# Shouldn't a weighted t-test and a weighted linear regression yield the same standard error on the estimated mean?

I have a vector of values and a vector of the reciprocal of their standard error. I'd like to estimate their mean and the standard error on the mean.

At first I used linear regression using the lm() function. Later I found out that the weights library provided a wtd.t.test() function for doing t-tests on weighted data. One side-effect of the test is an estimate of the mean of the data, with a standard error.

I expected both approaches to yield the same result, but they don't.

Here is a short but complete example:

library(weights)
test <- c(1,1,1,1,1,1,2,2,2,3,3,3,4,4)
weight <- c(.5,.5,.5,.5,.5,1,1,1,1,2,2,2,2,2)
wtd.t.test(test, weight=weight)
summary(lm(test~1, weights=weight))


The weighted t-test yields 2.64 +/- 0.27, whereas the linear regression yields 2.64 +/- 0.30. Which is correct (if any)?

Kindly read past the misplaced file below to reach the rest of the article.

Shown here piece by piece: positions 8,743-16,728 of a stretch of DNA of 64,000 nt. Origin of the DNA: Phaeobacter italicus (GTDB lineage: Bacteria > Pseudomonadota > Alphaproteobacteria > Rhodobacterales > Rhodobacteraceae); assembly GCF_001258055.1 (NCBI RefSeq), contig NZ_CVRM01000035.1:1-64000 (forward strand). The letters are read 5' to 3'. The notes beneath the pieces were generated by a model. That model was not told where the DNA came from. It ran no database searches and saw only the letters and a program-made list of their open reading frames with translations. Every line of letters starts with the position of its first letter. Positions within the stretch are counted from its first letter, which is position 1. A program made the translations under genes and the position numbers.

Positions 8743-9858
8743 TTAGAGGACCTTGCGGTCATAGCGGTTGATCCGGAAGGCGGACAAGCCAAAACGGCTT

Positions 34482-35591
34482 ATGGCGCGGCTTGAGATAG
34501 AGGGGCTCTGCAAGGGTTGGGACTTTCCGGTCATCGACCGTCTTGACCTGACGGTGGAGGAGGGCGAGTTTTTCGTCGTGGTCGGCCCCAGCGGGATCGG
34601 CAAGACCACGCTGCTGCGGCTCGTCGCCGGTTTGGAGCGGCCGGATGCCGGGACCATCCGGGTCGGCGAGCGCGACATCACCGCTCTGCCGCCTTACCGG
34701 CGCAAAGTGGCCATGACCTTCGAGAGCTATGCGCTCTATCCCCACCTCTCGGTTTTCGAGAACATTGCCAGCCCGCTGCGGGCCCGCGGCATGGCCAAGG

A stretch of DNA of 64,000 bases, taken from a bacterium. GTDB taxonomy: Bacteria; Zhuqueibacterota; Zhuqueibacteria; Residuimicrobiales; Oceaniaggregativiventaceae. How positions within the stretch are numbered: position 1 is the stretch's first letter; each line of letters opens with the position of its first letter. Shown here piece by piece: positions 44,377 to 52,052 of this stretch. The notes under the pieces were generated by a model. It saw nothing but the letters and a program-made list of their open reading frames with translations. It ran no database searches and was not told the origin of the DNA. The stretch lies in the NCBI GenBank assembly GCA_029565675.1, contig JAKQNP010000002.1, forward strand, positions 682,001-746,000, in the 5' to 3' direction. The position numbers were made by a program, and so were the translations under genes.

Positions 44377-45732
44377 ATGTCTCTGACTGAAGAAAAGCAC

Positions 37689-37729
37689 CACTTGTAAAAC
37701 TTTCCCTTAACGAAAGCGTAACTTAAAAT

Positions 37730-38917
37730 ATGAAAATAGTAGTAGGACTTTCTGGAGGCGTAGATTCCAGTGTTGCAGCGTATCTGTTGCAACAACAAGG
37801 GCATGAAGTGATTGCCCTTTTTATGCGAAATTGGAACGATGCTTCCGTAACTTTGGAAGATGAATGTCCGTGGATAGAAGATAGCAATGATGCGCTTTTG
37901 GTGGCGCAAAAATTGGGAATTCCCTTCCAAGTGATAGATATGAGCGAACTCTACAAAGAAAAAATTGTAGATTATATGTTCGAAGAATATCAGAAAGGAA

• I wonder if the regression is using sampling weights (weights that denote the inverse of the probability that the observation is included because of the sampling design) and the t-test is using importance weights. That is what I get with Stata using your data. Commented Jun 18, 2014 at 21:59

Probably because the weight in wtd.t.test is treated as a frequency weight but in lm it is treated as an analytical/proportion weight.
If you try multiply the variable weight by 2 or 3 and refit the t-test and regression, you'll find that the SE of the regression model does not change, while the degrees of freedom in wtd.t.test keeps increasing (and SE shrinking.)
It is not clear what wtd.t.test really does when you give it only one set of data. The help page and the output indicates that it is doing a 2 sample test (with a default value of 0 for y). So it is really not doing the same test as lm.
I would expect more similarity if you do a 2 sample test for both. But there is still possibility of difference if wtd.t.test does not use a pooled variance (I could not find anything in the documentation that says whether it assumes equal variance or not, the lm approach does fit a pooled variance).